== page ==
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The annual report from Cold Comfort Farm

 

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Friday, 25 June 2010

The annual report from Cold Comfort Farm

It was this time last year that David Nicholson invited Jim Easton to take up the challenge of fixing the financial hole in the NHS

At the Confederation yesterday, the national director of improvement and efficiency reported on the progress of the QIPP programme.

Easton noted with grim satisfaction that although teams of consultants had crawled all over the figures, his team’s initial estimates of a £15-20bn funding gap had been about right. He conceded that the range of opinions was wider – from £10bn at the low end to a fairly terrifying £25bn at the other. Explaining the target was difficult, he acknowledged, because there is still a widespread belief that it represents cuts or cost savings. It doesn’t. There are two distinguishing features about the NHS financial settlement and other parts of the public sector. The first is that where other services face real terms cuts, funding for the NHS will be flat.

Even so, Easton makes no secret of the fact that even with flat funding, increasing demand and rising costs mean that it will feel like a budget cut to an organisation used to 10 years of higher than inflation increases year on year.

To describe the second difference, Easton said: “The efficiency requirement on the NHS is at least equivalent to every other part of the public sector. The difference is that we get to reinvest every penny we save.”

The fortunes of the rest of the public sector are not just of academic interest to the NHS. “Just think about what a 25% cut in social care funding means for us,” Easton said.

He went over some ground that will be very familiar to anyone who has followed the QIPP programme – efficiencies will, at best, account for half the shortfall. The rest will need to come from moving services out of expensive settings into more appropriate ones, typically out of hospitals and into primary care and community settings. “There is nothing revolutionary about that, it’s just that we’ve never done it at scale,” he said.

He rejected both of the traditional models of change in the NHS: “Model number one: the centre will tell me what to do and it will sack me if I don’t do it. Model number two: leave me alone and I’ll get on with it.”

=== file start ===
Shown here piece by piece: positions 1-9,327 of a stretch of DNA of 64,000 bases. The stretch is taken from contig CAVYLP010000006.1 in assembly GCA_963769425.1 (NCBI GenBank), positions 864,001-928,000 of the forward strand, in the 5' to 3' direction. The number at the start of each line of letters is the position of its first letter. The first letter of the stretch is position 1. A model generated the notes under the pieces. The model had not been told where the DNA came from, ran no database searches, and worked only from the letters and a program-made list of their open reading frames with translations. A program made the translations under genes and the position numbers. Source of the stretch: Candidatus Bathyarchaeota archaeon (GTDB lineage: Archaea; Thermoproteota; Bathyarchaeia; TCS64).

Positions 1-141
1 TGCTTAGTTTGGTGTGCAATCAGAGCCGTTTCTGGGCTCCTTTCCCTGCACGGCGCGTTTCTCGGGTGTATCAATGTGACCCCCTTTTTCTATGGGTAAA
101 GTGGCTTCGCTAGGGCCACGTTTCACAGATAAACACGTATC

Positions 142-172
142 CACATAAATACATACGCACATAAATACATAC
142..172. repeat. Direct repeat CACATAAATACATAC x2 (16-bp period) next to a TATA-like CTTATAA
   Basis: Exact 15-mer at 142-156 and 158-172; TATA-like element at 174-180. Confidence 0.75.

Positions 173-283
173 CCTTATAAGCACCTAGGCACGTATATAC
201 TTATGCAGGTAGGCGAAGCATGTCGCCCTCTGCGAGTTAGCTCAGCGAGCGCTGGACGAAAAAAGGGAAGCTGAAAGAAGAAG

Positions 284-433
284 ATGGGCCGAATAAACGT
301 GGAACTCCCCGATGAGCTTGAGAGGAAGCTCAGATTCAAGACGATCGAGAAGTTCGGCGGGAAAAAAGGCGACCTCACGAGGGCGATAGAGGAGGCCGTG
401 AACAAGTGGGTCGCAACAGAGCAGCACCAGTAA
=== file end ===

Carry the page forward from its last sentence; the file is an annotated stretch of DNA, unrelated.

Change at scale, he said, does not mean that the centre will organise it. The government’s role would be to provide support of the kind that could only be managed from the centre, around changes to service pricing or the GP contract, for example.

There were moments when Easton fought to hide his frustration at NHS management.

He cited conversations with managers who have led successful well-publicised local change programmes and were surprised that none of their peers had been in touch to learn from their experiences. This lack of curiosity was “pathetic”, he said.

The QIPP programme itself did not escape criticism. The incoming government had asked challenging questions, Easton said, about the evidence base for QIPP and about its success in engaging with the right people. He admitted that the move from a PCT centric to GP led commissioning system had exposed some weaknesses. Referring to GPs, he said: “There is no doubt that we have excluded – or downplayed the role of – those key players in many consultations.”

This point reveals the fundamental problem of the QIPP programme, which is that it cannot succeed as a purely top-down initiative. Easton is the first to recognise that the kind of cultural change needed to bring about QIPP is beyond the power of governments and civil servants to deliver. QIPP requires new thinking and behaviours and it means people at every level of the NHS taking ownership of quality, patient safety and other aspects of service improvement. It requires collaboration, which means more than working together; it means redistributing power. As the senior managers who attend the Confederation know, putting clinicians and patients in charge of the NHS has consequences for the people who are in charge now.

Without invoking clichés about turkeys and Christmas, the government needs to work out how PCTs can be motivated to play their part in the creation of a new, more efficient NHS in which many of them will have no future.

The other stiff challenge facing the QIPP programme is what Jim Easton is now calling mobilisation, the process of converting the hunger for change into co-ordinated action at every level of the NHS.

See a video interview with Jim Easton at NHS Networks’ Youtube channel: http://www.youtube.com/user/NHSNetworks